Life continues to putter right along. I seldom cook breakfast, we both eat breakfast but it’s a “do your own thing” in this household. Sunday morning I was craving pancakes and made breakfast. After church we both went our separate ways–I did not sleep well Saturday night and just wanted to be a couch potato. The Cowboy was off to hang some more ceiling joists. My couch time was productive–I finished a little Valentine wool piece and I’m very pleased with it.
Someone in our Montana community has started a Facebook page–You Know You Are From Big Timber if you remember…. Friends and neighbors post the absolute coolest photos and this photo below is one of them
And here’s a funny story about sheep–area sheep raisers would herd their bands of sheep high into the back country approximately 70 miles from their home base for summer grazing. That meant these bands of sheep–1000 ewes and their offspring–2000-3000 animals would go “up the Boulder” as we say traveling the same highway the residents and tourists used. The animals and their herders would stop for the night in various pastures along the way. They documented their travels by leaving evidence on the highway–not as messy as when cows would travel–but evidence all the same. 🙂
When I owned a store in Big Timber, I would travel the Boulder Road every weekday. We would usually know when the sheep were traveling. The Cowboy always told me–“sheep are not like cattle, stay close behind the car in front of you so the sheep can’t get between you. Once several cars have built up behind the sheep Lawrence will usually come through the sheep with an ATV and lead the cars through–stay close behind Lawrence on the ATV or close behind the car in front of you.” OK–I’m gotten my orders I can do this.
First time on the way to town I come up behind the sheep–there is a minivan with out of state license plates in front of me. Several cars build up behind me; I see Lawrence coming back through the sheep on his ATV. He has a conversation with the lady in the minivan and off we go. We haven’t gone very far when the lady driving the minivan stops and gets out to take photos!!! WHAT??? The sheep go everywhere and we are stuck in the midst of the band. Here comes Lawrence again, he has another conversation with the minivan driver and off we go. She does it again!!–stops, gets out and takes photos. When Lawrence came back the third time, he had what I could tell was a rather pointed conversation with the minivan lady and this time we made it through the sheep. And people wonder why we locals have a difficult time understanding tourist behavior at times.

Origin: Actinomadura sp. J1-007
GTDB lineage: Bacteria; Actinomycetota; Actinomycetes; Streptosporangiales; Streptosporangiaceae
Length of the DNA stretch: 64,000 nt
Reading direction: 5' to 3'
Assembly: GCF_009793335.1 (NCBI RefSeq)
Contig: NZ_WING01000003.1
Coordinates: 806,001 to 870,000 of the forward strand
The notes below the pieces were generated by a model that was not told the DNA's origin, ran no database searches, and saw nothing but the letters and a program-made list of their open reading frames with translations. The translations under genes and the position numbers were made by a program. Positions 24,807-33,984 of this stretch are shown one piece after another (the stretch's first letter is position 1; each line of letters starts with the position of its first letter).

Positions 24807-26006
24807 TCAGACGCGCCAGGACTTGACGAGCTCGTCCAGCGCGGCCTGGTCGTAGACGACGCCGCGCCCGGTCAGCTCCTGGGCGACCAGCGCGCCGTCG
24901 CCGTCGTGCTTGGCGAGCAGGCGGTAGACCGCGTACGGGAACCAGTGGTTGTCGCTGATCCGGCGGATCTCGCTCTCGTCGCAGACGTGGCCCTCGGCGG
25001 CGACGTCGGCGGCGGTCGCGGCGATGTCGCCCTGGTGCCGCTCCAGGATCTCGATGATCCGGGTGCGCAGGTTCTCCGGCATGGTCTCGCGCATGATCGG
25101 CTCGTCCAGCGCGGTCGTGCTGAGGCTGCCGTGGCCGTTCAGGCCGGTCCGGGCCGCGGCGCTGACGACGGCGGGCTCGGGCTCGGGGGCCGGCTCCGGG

This photos was taken by Elaine, Lawrence’s wife. She dates it as probably late 1980’s–early 1990’s. When the wolves were planted in our backyard, this way of life was gone. The herders in the mountain country could not keep the sheep safe and sheep stopped going “up the Boulder.” I was sad.
Monday was a go to Sierra Vista day–we needed a couple more doors–changed our minds again! Remember we put windows in that “open air patio”–well it didn’t make sense to have just a screen door–might as well put up a real door. We also changed our minds about the door we had purchased for the “back door.” We had thought we wanted a solid door but decided that corner of the house was dark and maybe we needed a door with glass. The Cowboy came home yesterday afternoon and went to work–he rough installed the patio glass door.